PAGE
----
Handgun Shooting Tips

Written by Sierra Bullets Ballistic Technician Paul Box

8350_Handgun_PictureFrom time to time I will take calls from shooters on our 800 line asking how they can become a better handgun shooter. These will always be shooters that have just gotten into shooting with a handgun for the first time. After three or four trips to the range, they are getting discouraged.

For most of us shooting a handgun is far more difficult than using a rifle. Holding a handgun with one or two hands is not very steady compared to a long gun. So how can we improve our accuracy with a handgun?

The first thing that any new shooter should consider would be grips. While many new handguns come with a good comfortable grip, they often times can be greatly improved with a set of custom grips that fit your hand better. And with so many after market grips available, it’s an easy matter to find one that fits your hand perfect.

Another thing to look at is the sights. Most of us can get by just fine with the factory sights that come on most handguns today. But for a lot of us, they could use some improvement. Again, we have so many after market sights available that it can be an easy matter to match up a set of custom sights that are far easier for our eyes to see and allow more precise sight alignment. After all, we can’t shoot any better than we can see.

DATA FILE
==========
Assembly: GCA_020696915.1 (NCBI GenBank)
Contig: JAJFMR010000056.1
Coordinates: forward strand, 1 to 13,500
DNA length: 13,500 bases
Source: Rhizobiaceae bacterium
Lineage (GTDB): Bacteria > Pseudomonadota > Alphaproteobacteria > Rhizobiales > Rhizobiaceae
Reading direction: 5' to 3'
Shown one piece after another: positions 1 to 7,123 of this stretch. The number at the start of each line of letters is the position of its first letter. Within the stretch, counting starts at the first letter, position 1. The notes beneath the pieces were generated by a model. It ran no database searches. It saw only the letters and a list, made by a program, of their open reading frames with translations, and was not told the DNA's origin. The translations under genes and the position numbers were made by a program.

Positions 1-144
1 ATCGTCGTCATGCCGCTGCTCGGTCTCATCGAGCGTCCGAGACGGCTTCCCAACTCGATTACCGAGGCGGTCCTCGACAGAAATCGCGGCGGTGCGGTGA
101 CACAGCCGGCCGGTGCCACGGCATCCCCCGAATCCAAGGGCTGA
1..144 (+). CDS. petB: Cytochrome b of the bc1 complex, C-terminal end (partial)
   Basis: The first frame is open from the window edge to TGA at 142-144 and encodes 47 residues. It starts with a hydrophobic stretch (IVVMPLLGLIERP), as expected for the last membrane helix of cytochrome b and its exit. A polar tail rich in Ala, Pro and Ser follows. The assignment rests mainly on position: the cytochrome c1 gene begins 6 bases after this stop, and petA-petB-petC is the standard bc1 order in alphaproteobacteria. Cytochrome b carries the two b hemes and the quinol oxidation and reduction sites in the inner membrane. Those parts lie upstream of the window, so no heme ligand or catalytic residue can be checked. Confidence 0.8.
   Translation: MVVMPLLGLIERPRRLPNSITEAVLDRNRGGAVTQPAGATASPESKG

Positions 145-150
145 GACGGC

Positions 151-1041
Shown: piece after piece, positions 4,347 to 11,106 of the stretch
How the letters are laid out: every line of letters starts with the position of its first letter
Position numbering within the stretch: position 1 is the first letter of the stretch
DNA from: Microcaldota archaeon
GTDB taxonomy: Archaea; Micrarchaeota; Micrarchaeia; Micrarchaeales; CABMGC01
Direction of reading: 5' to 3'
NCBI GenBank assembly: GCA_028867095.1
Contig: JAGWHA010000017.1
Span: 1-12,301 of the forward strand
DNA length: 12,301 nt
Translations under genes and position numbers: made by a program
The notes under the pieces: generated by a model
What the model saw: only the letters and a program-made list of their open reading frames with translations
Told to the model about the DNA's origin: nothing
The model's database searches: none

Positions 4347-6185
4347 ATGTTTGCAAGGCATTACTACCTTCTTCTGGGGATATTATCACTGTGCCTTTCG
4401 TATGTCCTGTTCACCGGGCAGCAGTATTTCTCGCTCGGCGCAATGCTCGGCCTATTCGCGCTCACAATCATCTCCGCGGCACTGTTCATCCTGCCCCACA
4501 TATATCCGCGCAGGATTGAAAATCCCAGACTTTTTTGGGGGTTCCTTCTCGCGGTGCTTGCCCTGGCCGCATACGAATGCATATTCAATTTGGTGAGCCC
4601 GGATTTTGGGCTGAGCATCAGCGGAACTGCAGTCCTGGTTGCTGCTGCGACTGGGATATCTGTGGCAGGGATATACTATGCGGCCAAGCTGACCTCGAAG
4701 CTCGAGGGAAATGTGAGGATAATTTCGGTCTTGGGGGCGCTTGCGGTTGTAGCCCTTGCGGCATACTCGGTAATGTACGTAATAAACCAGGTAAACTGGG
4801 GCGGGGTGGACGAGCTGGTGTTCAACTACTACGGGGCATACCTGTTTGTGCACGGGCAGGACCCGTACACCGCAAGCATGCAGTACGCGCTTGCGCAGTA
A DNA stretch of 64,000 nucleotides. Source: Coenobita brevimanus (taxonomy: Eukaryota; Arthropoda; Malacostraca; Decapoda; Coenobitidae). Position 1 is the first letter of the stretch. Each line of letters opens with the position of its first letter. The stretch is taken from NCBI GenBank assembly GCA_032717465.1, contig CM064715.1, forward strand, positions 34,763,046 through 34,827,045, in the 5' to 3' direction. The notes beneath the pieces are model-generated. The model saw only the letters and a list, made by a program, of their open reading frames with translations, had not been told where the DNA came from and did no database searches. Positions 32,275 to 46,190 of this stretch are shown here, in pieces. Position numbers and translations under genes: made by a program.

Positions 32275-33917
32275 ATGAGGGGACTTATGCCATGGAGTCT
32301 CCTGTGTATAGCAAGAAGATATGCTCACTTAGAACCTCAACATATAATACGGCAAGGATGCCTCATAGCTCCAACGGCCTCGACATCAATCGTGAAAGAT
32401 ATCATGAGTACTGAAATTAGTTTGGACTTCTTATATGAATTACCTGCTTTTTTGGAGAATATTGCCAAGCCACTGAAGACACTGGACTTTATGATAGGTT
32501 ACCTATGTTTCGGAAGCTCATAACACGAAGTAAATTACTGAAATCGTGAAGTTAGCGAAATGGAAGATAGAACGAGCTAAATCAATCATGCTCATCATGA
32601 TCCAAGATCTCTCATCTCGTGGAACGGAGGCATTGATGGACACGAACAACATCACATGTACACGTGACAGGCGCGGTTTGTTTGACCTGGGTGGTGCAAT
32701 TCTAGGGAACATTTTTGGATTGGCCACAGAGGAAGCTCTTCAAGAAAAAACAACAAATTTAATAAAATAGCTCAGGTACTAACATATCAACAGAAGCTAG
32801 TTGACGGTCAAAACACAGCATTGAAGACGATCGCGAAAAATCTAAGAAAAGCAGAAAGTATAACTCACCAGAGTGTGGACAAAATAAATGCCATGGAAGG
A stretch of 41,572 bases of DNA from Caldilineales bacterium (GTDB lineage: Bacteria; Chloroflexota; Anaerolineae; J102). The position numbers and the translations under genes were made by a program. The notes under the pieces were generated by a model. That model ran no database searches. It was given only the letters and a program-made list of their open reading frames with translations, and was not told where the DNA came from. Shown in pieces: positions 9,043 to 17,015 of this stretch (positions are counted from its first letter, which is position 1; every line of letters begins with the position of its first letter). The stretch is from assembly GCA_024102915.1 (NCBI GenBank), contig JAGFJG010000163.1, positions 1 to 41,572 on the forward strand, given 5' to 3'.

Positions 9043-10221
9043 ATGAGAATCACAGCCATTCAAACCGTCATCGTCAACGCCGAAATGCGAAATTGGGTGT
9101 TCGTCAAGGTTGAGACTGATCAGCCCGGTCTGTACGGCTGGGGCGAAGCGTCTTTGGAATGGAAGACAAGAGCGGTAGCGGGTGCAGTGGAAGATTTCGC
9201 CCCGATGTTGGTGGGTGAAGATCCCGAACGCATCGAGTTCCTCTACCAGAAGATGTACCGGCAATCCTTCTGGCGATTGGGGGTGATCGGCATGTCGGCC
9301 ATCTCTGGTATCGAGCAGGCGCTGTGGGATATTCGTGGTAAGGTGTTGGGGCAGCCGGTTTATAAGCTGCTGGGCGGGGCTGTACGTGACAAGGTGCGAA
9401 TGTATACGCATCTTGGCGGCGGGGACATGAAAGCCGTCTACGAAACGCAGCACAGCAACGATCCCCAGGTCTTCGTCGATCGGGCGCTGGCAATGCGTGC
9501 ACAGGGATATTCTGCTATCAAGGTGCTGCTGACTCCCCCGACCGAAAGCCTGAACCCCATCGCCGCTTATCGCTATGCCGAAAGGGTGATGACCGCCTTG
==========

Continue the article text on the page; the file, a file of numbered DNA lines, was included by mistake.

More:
The next thing I want to dwell upon is practice. Almost forty years ago, I decided to get more serious about shooting a handgun. Even though I had been shooting a pistol for several years, I had never gotten very serious about accuracy. I was getting a little discouraged, so one day I asked a good friend for some help. He had been a handgun shooter for many years as well as a former police officer from Chicago. His first words were “How much do you shoot?” I mentioned that I shot a lot. He repeated “How much do you shoot?” I told him that maybe every other weekend I would fire 50-100 rounds Naturally he laughed. John told me to start shooting 500-600 rounds EVERY weekend. Naturally this was mind boggling to me, but I decided to try it. John mentioned that it will come to you with enough practice. Every weekend I was firing 500-600 rounds and I kept this up for several months. John was right, it did come to me. I have more tips that I will share in a later blog article, but for now remember to practice, practice, practice.